Easter Egg Hunt Traced to Europe : Tradition: Theology professor says it is not clear why and when the egg was added to festivities, but some believed that they were talismans, bringing good fortune and warding off evil.


It is a tradition as familiar to Christians as a Christmas tree: the annual egg hunt that leads millions of American families traipsing through bushes and peeking behind couches on Easter morning.

While the Easter egg itself probably has ties to ancient spring fertility rites, the Easter egg hunt most likely originated in Europe a mere thousand years ago, says Lizette Larson-Miller, a Loyola Marymount University theology professor who specializes in the history of religious practices.

Much like Elizabethan actors, the monks of the 11th and 12th centuries donned veils during the Easter season and acted out the New Testament story of the women who visited Jesus’ tomb at dawn on Easter morning to search for his body, only to discover he had been resurrected.

Loathe to bring their dramas into the church sanctuary, the monks performed outside the church doors for the benefit of parishioners who could not understand the Latin liturgy.


Although the dramas are still enacted in monasteries, said Larson-Miller, “the custom has largely changed from a drama to a domestic holiday tradition.”

It is not clear, she said, why and when the egg was added to the festivities, although among ancient believers, eggs were thought to be talismans, bringing good fortune and warding off evil.

“Some believe Martin Luther was the first to suggest that the men in the household hide eggs in their gardens--representing the garden of Christ’s tomb--for their wives and children to find,” she said.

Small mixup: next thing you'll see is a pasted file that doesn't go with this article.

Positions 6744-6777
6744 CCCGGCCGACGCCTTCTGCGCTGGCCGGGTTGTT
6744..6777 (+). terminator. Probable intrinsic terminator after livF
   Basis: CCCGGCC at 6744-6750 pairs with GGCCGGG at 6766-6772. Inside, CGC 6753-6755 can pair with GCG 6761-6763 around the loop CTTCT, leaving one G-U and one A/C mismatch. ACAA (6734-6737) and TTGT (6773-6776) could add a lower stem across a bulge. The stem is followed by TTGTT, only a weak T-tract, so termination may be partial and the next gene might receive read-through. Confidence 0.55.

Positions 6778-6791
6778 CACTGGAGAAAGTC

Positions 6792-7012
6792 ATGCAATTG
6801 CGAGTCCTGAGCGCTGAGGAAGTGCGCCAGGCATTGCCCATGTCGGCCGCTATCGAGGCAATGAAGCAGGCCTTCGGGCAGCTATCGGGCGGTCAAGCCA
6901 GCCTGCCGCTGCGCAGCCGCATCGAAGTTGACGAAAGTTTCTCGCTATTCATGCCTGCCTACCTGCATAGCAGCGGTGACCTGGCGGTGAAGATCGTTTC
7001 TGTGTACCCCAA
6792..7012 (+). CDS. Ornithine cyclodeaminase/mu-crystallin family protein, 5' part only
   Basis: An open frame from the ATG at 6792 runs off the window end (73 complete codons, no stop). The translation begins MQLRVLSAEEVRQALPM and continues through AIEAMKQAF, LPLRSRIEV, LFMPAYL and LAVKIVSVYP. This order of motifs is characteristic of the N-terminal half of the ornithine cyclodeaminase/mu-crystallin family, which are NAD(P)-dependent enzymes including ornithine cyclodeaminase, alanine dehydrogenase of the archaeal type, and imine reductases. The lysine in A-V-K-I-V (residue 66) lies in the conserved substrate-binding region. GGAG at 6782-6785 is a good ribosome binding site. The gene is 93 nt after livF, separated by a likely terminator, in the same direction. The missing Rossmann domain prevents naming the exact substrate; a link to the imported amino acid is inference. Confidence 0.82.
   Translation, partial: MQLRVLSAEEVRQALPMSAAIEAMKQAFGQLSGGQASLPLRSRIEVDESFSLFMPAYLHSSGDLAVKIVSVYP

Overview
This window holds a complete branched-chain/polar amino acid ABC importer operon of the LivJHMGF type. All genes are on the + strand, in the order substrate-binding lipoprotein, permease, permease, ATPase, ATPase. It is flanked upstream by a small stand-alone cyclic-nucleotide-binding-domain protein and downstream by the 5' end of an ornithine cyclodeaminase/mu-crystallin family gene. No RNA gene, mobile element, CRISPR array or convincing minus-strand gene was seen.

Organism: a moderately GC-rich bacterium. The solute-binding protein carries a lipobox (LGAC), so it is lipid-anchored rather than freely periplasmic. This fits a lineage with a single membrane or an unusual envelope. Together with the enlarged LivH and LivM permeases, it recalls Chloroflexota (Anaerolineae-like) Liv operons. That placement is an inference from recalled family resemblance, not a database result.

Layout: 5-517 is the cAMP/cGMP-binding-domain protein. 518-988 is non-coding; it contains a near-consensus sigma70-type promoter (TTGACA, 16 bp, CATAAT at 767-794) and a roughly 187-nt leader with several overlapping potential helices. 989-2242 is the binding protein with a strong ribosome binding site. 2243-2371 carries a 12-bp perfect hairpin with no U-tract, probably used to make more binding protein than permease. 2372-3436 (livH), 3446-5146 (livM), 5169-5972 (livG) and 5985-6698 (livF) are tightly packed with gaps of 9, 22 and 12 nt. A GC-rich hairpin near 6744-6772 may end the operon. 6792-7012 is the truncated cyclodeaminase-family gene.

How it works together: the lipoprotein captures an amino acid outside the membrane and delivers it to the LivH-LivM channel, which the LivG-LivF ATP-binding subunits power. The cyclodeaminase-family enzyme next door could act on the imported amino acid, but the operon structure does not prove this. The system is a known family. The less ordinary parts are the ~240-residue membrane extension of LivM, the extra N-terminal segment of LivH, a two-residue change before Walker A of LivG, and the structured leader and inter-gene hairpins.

The tradition of coloring Easter eggs goes back to the earliest Easter celebrations, she said. But in contrast to the multicolored varieties of today, eggs were originally dyed only red, to symbolize the blood of Jesus. Members of some Eastern European churches still use only red dye.


And another tradition, less familiar to mainstream America, still lives on among the monks: breaking eggs according to Eastern Christian and Greek custom.

In the Russian Orthodox tradition, members of a family each hold a hard-boiled egg and crack it against another’s. One person says, “Christos anesti ,” meaning “Christ is risen” in Greek. The other responds, “Alithos anesti, " meaning “He is risen, indeed.”

The red color signifies the blood of Jesus; the shell signifies his three-day entombment, and its breaking, the Resurrection. The cracking of the red eggs among the Orthodox symbolizes a mutual wish to break the bonds of sin and misery and entering the new life signified by the Resurrection.